When an employee thinks of leaving, it’s not automatically the employer’s fault. They might have found a job somewhere else that better fits their goals and lifestyle. Or it could be that they are planning to take a completely different career path.
On the other hand, if an employee does not see the worth in staying with an employer, they will up and leave just like that, which is especially true for millennials and Gen Z’ers. Unlike the baby boomers, the younger generations are more open to job-hopping, having as much as 20 positions in their careers.
That said, there is no guarantee that your employees will stay loyal to your company, even if you offer the best benefits package or have a healthy office culture. Thus, if a star employee is thinking of leaving, here are some strategies that might motivate them to stay:
1. Improve work-life balance
A healthy work-life balance is a driving factor in retaining high-performing employees. If your employees want more time to enjoy life out of work, enroll in a music school or higher education or spend more time with their families, you should offer more flexibility if you want to keep them with the company.
Here are some of the best ways you can support a healthy work-life balance for your employees:
- Offer remote working opportunities or flexible work schedules.
- Encourage employees to finish their work within the day and leave the office on time.
- Focus on efficiency and productivity instead of time spent on work.
- Provide more time off when you can afford it to prevent burnout.
- Get feedback from employees on how you can improve work-life balance for them.
- Offer better support for parents.
- Allow employees to work outside the office on some days.
- Don’t take on more orders, projects, or clients than your team can handle.
- Restrict overtime during busy seasons.
2. Offer opportunities for career growth
One of the main reasons why employees leave a company is because of the lack of growth. When they feel that their career has stagnated with your company, it is enough to have them looking for greener pastures. That said, providing ample opportunities for career growth is an excellent way to retain your best employees.
Encourage employees to share their career goals with the company. In this way, you can find out what they want. From there, determine what type of growth you can offer. If, however, you cannot provide a better position for now (perhaps the current position is still filled), invest in employees’ personal growth instead by providing training and sending them to workshops.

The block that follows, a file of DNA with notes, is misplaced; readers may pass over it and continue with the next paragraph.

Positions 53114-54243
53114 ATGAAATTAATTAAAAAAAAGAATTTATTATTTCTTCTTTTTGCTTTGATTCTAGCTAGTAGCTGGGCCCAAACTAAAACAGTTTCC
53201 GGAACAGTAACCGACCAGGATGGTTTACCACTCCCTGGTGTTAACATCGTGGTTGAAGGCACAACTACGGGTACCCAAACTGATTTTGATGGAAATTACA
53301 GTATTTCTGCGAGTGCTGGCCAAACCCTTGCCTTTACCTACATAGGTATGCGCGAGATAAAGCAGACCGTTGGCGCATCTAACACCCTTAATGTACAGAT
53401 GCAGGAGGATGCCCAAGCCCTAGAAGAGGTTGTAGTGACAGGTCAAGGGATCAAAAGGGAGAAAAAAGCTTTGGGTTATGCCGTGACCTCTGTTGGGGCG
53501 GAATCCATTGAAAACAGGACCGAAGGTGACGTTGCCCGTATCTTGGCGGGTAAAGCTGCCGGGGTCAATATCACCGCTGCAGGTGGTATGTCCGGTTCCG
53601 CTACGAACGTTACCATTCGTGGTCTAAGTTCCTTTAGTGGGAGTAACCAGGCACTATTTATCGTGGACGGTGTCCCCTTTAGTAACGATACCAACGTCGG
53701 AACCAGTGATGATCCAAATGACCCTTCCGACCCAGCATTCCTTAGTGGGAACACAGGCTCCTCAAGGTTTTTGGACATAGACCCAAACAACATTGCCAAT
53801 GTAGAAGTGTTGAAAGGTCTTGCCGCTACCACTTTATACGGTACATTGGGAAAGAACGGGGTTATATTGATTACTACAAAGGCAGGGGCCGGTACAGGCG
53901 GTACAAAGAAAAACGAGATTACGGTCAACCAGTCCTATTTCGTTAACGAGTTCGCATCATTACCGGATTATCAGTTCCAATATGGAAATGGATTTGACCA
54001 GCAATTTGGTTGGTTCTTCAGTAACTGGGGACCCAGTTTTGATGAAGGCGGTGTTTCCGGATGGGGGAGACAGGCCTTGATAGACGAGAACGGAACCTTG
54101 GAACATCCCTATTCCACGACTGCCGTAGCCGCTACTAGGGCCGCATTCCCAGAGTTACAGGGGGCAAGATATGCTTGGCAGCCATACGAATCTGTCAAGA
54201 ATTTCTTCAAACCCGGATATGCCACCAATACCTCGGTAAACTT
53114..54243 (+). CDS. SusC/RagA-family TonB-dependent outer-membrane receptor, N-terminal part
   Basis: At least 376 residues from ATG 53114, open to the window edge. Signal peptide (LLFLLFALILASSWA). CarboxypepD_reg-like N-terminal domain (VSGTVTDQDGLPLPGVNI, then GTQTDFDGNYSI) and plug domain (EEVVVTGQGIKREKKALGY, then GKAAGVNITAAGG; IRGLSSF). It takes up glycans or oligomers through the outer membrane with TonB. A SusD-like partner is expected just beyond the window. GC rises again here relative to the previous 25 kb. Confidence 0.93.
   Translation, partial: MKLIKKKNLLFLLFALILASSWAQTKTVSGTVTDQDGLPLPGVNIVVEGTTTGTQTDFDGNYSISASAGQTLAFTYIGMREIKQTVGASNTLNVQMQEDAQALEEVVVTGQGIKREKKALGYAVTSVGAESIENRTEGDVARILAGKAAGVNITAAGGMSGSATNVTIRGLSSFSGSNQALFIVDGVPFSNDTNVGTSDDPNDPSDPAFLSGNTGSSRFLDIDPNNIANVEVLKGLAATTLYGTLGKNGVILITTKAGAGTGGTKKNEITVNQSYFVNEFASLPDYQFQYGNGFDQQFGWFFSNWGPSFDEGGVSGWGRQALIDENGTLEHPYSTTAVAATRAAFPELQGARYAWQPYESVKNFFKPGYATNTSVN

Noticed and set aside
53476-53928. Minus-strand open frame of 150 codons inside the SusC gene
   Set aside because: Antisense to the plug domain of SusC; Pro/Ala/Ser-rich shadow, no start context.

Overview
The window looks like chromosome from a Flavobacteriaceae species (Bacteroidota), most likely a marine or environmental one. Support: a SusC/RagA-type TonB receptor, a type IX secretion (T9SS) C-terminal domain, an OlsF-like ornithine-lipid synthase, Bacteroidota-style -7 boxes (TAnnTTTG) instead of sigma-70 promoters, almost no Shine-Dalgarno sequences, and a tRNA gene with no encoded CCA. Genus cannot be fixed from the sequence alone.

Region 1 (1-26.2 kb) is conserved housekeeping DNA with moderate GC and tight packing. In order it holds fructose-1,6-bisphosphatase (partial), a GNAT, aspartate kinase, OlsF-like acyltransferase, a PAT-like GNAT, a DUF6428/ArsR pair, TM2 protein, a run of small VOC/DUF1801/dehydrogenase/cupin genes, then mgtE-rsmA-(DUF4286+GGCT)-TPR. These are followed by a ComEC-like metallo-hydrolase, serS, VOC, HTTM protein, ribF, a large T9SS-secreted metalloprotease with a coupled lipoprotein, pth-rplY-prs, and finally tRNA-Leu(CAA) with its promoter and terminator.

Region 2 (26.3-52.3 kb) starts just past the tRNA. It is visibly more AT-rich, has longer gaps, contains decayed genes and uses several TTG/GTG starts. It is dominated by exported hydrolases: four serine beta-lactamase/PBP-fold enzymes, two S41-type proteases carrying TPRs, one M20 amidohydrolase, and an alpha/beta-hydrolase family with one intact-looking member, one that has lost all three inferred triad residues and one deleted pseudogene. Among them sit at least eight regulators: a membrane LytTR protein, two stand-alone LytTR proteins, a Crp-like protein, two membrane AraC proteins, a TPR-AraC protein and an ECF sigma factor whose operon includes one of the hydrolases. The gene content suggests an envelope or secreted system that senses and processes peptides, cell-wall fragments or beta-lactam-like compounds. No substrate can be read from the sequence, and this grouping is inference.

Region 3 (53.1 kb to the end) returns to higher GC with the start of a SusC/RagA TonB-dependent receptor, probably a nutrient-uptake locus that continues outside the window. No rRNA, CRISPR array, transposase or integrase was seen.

3. Rethink your salaries
For the majority of employees, the pay is the most crucial driver in the length of their stay with a company. If they feel that they are not earning enough for the work that they do, you can expect that they will find a better job sooner or later.
How do you know if you’re offering your employees enough? Look at their job description and pay them above the 50th percentile. The higher you go, the better you can keep your best talent. Alternatively, gather feedback from your employees regarding the salary grade that they think they deserve. Doing this will help you gain insight into what they expect when it comes to compensation.
4. Review your management team
Another common reason why employees leave a company is because of a bad manager. It doesn’t matter if the pay is excellent or the office is in a swanky building–if their higher-ups are unpleasant, frustrating, dispassionate, or any other type of negative, they will leave for a better working situation.
This is why you need to review your management team if you want to prevent your top workers from quitting. Do you have frustrating micromanagers instead of influential leaders? Is there an impenetrable wall between your employees and their managers? Are the managers the primary cause of burnout for your employees?
If the management level is the problem, restructuring might be necessary. In some cases, you need to have a sit-down with both employees and managers to pinpoint the issues preventing a harmonious work relationship between them.
Convincing an employee to stay is not easy, and it will not always be practical. It is, however, still worth trying if there is a chance to retain your top talent.
Don’t wait for your employees to start looking for other jobs. Learn the reasons for their dissatisfaction and work toward correcting those issues to motivate them to stay.